Medicare Hospital Trust Fund Will Be Insolvent by 2018
The Medicare hospital trust fund will become insolvent in 2018, two years earlier than was predicted last year, according to the 2006 annual report by Medicare trustees, the New York Times reports (Pear, New York Times, 5/2). Medicare's hospital expenses will exceed its income by 2010, the report says (Crowley et al., CQ Today, 5/1).
By 2018, the trust fund will be able to cover only 80% of estimated billings for inpatient care, according to the report. Beyond 2018, the condition of the trust fund will decline rapidly, it says (Alonso-Zaldivar/Havemann, Los Angeles Times, 5/2). The insolvency date is two years earlier than last year's projected date largely because of higher-than-expected hospital costs, the report says (Goldstein, Washington Post, 5/2).
"We do not believe the currently projected long-run growth rate of Social Security or Medicare are sustainable under current financing arrangements," the trustees write in the report, adding, "The sooner that solutions are adopted, the more varied and gradual they can be" (Fagan, Washington Times, 5/2).
Medicare's financial problems "come sooner -- and are much more severe" than Social Security's, the report says. According to the report, the Social Security trust fund by 2040 -- one year earlier than projected in 2005 -- will run out of reserves and will be able to cover only 74% of promised benefits.
The six trustees include two independent experts and four Bush administration officials, including HHS Secretary Mike Leavitt (Los Angeles Times, 5/2).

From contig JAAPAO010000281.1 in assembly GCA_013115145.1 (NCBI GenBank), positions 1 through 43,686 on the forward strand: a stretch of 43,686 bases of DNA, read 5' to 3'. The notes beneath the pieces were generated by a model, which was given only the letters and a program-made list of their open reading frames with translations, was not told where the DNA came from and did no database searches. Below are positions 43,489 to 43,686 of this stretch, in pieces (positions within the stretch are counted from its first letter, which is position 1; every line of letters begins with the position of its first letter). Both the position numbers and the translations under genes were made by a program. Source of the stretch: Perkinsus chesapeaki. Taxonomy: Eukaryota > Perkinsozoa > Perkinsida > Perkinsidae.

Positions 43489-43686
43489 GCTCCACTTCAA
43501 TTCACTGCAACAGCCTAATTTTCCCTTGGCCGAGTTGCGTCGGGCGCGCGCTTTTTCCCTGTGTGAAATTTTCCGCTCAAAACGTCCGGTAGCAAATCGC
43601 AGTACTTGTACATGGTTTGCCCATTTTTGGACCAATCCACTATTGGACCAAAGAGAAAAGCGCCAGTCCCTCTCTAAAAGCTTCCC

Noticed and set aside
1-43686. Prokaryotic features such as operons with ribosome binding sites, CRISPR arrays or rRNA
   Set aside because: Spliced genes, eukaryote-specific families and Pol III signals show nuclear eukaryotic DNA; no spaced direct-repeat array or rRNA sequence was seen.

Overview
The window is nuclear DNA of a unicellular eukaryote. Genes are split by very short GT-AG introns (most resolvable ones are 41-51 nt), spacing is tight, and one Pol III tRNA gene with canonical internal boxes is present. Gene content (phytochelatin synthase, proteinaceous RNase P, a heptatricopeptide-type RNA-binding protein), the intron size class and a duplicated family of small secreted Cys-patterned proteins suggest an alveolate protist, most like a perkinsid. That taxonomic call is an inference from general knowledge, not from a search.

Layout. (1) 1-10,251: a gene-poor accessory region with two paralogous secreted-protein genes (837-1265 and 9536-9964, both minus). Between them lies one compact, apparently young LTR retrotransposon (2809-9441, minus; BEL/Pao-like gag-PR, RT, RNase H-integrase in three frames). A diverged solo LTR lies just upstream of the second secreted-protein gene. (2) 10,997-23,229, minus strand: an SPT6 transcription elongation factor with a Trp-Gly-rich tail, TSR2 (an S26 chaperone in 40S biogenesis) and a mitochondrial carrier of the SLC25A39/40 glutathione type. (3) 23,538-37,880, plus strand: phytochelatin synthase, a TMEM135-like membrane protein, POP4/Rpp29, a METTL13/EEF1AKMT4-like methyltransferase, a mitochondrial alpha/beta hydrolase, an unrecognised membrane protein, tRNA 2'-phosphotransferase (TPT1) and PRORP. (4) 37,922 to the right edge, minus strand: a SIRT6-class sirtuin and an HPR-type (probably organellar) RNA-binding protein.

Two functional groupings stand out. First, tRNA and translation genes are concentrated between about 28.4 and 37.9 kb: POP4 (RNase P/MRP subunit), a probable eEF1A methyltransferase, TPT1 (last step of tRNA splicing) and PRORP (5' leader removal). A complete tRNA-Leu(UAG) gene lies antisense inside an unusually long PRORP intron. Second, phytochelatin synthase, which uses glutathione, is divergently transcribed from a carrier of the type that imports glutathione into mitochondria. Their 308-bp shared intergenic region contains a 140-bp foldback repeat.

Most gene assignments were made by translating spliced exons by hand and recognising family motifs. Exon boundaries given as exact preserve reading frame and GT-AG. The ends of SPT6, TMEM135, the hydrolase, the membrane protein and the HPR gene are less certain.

The 2006 report was delayed a month because of a dispute between administration officials and congressional leaders over the renomination of Thomas Saving and John Palmer, the two independent trustees who Bush recently gave recess appointments (CQ Today, 5/1).
Under the 2003 Medicare law, the president is required to submit to Congress legislative proposals to reduce Medicare spending if trustees project that general revenue contributions will exceed 45% of total Medicare spending for two consecutive years within the first seven years of the program. The trustees 2006 report makes that projection for the first time, saying that the 45% threshold will be met in 2012.
That means President Bush would have to propose legislative changes to the program in 2007 if the trustees projections are similar next year (Lueck, Wall Street Journal, 5/2).
The report also contains enrollment and cost projections for the drug benefit, which is paid for from general revenue rather from than the hospital trust fund (Washington Post, 5/2). Not including premiums collected from beneficiaries and payments made by states, the drug benefit is projected to cost $872 billion from 2006 to 2014, down from $1.1 trillion estimated last year (New York Times, 5/2).
The trustees expect the cost of the drug benefit to equal 0.4% of the gross domestic product for 2006, down from an estimated cost of 0.6% of GDP for 2006 predicted in last year's report. The cost of the program is expected to reach 2.3% of GDP in 2080, compared with an estimate of 3.3% in last year's report.
According to CQ Today, the report attributes the reduced cost of the drug benefit to:
- Lower-than-expected enrollment;
- Lower-than-expected drug spending in 2004 and 2005; and